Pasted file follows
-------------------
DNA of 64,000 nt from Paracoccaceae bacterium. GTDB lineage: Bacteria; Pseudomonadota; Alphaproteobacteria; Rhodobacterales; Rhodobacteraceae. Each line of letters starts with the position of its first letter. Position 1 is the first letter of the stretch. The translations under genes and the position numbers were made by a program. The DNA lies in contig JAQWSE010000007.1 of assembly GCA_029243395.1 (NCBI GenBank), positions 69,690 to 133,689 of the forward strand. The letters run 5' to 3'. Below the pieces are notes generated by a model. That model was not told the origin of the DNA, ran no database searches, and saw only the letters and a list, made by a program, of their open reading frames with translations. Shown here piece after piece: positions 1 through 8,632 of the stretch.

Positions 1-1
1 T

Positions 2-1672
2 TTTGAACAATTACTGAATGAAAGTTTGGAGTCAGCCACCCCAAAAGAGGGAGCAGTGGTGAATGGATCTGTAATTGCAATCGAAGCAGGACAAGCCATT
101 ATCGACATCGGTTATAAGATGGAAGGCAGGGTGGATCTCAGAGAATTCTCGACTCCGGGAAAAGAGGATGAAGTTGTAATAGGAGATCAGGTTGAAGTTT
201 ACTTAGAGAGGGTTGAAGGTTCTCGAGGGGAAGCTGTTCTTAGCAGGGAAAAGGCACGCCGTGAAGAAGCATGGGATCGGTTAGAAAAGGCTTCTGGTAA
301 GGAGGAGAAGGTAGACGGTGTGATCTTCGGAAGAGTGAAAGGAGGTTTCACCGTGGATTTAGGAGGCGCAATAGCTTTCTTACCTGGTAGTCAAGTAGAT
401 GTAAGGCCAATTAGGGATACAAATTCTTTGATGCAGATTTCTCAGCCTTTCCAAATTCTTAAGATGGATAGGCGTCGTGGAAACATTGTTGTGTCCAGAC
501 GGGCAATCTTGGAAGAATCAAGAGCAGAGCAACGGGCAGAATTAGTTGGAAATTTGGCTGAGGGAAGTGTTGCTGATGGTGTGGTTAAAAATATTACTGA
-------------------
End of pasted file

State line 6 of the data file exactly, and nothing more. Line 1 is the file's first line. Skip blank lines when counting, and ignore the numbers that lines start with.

101 ATCGACATCGGTTATAAGATGGAAGGCAGGGTGGATCTCAGAGAATTCTCGACTCCGGGAAAAGAGGATGAAGTTGTAATAGGAGATCAGGTTGAAGTTT